- Publisher: Rudolf Steiner Press
- Language: English
- ISBN-10: 0854400575
- ISBN-13: 978-0854400577
- Shipping Weight: 1.7 pounds
- Average Customer Review: 2 customer reviews
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Marie Steiner-von Sivers: Fellow Worker with Rudolf Steiner
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Text: English (translation)
Original Language: German --This text refers to the Paperback edition.
About the Author
Rudolf Steiner (1861–1925) was born in the small village of Kraljevec, Austro-Hungarian Empire (now in Croatia), where he grew up. As a young man, he lived in Weimar and Berlin, where he became a well-published scientific, literary, and philosophical scholar, known especially for his work with Goethe’s scientific writings. At the beginning of the twentieth century, he began to develop his early philosophical principles into an approach to systematic research into psychological and spiritual phenomena. Formally beginning his spiritual teaching career under the auspices of the Theosophical Society, Steiner came to use the term Anthroposophy (and spiritual science) for his philosophy, spiritual research, and findings. The influence of Steiner’s multifaceted genius has led to innovative and holistic approaches in medicine, various therapies, philosophy, religious renewal, Waldorf education, education for special needs, threefold economics, biodynamic agriculture, Goethean science, architecture, and the arts of drama, speech, and eurythmy. In 1924, Rudolf Steiner founded the General Anthroposophical Society, which today has branches throughout the world. He died in Dornach, Switzerland.--This text refers to the Paperback edition.
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In the Introduction, Marie Steiner relates how eurythmy comes into existence through the three processes of Intuition, Inspiration, and Imagination. First her overall summary.
[page 35] So actually eurythmy came into existence when what works unconsciously in the human being to transform his capacity for movement into speech is subsequently recalled from speech and returned to the capacity for movement. Thus an element which belongs to Inspiration becomes an element belonging to Imagination.
This will not make much sense to someone new to eurythmy, and it wouldn't have to me except that I have had the opportunity to talk to Bradford Riley. When he talks, eurythmy gestures are an integral part of his speech. The gestures are a natural expression of our way of talking, but a way that has become unconscious to us today. Consider eurythmy as a way of learning consciously what we as human beings only know as unconscious, up until now. We write a poem and we feel its effect inside of us, that is Intuition at work. Then we recite the poem and Inspiration is at work inside of us. If you then allow the poem to settle into you and express itself as movement, you have Imagination at work inside you and its effect is visible as eurythmy to others. Marie Steiner explains it in detail.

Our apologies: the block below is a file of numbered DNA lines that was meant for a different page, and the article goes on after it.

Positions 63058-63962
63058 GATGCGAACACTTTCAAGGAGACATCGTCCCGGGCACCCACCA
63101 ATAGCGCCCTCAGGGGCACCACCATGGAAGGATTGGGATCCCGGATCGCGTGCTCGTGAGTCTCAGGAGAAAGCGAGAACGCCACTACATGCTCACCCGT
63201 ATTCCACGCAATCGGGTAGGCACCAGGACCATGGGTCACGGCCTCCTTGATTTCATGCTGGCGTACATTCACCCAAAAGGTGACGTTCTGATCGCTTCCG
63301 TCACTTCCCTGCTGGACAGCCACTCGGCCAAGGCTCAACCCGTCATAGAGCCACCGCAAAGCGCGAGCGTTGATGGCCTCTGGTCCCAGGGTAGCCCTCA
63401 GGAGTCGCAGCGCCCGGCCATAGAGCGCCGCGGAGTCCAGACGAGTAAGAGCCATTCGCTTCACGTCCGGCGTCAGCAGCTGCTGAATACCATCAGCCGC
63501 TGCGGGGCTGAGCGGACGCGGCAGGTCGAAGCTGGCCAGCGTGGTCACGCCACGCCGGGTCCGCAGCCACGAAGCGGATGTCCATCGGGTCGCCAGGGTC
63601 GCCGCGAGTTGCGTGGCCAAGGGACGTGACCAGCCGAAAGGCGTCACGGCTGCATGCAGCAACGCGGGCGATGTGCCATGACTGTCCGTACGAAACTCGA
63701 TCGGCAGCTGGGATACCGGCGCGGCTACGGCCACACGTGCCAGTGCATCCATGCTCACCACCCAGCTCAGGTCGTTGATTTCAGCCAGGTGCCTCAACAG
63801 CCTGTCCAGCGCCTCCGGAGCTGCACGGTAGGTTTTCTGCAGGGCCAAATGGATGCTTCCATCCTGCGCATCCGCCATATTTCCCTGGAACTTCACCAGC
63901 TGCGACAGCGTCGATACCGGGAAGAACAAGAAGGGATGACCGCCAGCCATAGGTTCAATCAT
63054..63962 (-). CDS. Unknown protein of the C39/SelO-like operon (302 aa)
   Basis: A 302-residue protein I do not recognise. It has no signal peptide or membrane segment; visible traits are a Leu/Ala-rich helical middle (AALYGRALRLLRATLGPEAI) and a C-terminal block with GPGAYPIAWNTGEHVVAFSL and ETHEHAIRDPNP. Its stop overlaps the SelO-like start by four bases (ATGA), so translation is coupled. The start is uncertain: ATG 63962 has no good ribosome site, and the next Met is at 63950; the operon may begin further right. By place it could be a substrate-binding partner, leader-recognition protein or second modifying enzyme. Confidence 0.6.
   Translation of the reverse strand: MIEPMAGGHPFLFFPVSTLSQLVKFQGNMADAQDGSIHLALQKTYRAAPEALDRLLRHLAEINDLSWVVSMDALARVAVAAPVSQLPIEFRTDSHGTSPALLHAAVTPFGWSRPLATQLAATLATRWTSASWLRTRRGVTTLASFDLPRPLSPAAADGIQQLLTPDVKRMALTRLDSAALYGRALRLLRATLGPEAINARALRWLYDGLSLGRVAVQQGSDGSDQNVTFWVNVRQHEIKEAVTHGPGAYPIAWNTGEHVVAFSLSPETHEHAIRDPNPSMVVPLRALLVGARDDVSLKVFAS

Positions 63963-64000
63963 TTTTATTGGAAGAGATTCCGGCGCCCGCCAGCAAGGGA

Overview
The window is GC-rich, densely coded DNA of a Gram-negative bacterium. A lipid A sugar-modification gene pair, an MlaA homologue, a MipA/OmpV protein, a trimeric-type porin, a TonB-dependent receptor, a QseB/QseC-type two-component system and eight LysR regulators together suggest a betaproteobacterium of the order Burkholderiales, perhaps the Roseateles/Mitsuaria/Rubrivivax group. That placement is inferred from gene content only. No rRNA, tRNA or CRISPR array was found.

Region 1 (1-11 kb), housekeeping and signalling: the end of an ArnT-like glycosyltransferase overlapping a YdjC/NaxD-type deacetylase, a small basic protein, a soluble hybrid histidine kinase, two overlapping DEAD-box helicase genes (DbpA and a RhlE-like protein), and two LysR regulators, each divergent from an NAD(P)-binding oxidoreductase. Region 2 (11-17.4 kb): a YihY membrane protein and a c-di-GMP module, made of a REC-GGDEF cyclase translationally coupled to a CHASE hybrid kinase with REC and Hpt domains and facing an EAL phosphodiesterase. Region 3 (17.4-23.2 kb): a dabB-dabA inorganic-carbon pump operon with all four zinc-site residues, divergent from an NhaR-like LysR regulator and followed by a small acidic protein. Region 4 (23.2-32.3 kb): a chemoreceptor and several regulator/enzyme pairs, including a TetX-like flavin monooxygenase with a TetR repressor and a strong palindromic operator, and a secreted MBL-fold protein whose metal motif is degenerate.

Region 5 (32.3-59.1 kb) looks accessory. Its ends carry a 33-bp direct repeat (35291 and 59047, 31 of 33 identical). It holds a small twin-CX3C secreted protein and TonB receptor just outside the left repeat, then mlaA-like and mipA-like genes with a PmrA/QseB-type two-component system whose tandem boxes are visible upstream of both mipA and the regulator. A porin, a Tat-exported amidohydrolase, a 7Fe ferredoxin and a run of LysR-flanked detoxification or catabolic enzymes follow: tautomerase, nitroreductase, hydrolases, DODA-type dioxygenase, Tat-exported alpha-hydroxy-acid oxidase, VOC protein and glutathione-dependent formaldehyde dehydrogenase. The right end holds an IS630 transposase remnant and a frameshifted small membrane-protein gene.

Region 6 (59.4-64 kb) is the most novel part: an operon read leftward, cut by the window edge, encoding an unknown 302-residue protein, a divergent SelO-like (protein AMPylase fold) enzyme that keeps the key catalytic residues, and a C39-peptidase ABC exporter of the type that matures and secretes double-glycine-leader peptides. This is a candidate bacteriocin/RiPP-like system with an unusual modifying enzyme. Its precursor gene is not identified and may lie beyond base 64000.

[page 35, 36] Consider, dear friends, a poem living in your soul. When you have entirely identified yourself inwardly with this poem and have taken it into yourself to such an extent and so strongly that you no longer need any words but have only feelings and can experience these feelings in your soul, then you are living in Intuition. Then let us assume that you recite or declaim the poem. You endeavor, in the vowel sounds, in the harmonies, in the rhythm, in the movement of the consonants, in tempo, beat and so on, to express in speech through recitation or declamation what lies in those feelings. What you experience when doing this is Inspiration. The element of Inspiration takes what lives purely in the soul, where it is localized in the nervous system, and pushes it down into larynx, palate and so on.
Finally let this sink down into your human limbs, so that in your own creation of form through movement you express what lies in speech; then, in the poem brought into eurythmy, you have the third element, Imagination.
And, now, in a concise summary:
[page 36] In the picture of the descent of world evolution down to man you have that scale which human beings have to re-ascend, from Imagination through Inspiration to Intuition. In the poem transformed into eurythmy you have Imagination; in the recitation and declamation you have Inspiration as a picture; and in the entirely inward experience of the poem, in which there is no need to open your mouth because your experience is totally inward and you are utterly identified with it and have become one with it, in this you have Intuition.
In an earlier meeting in April, 1923, Rudolf Steiner explained that the Anthroposophical Society was not organized in any recognizable way; that it existed mainly as a movement, the Anthroposophical Movement, and that a conference was needed to give the Anthroposophical Society a genuine task, and he exhorted the members present:
[page 38] I beg you, my dear friends, not to break up today without a result. Come to the point of setting a task for the Anthroposophical Society which can win a certain degree of respect from other people.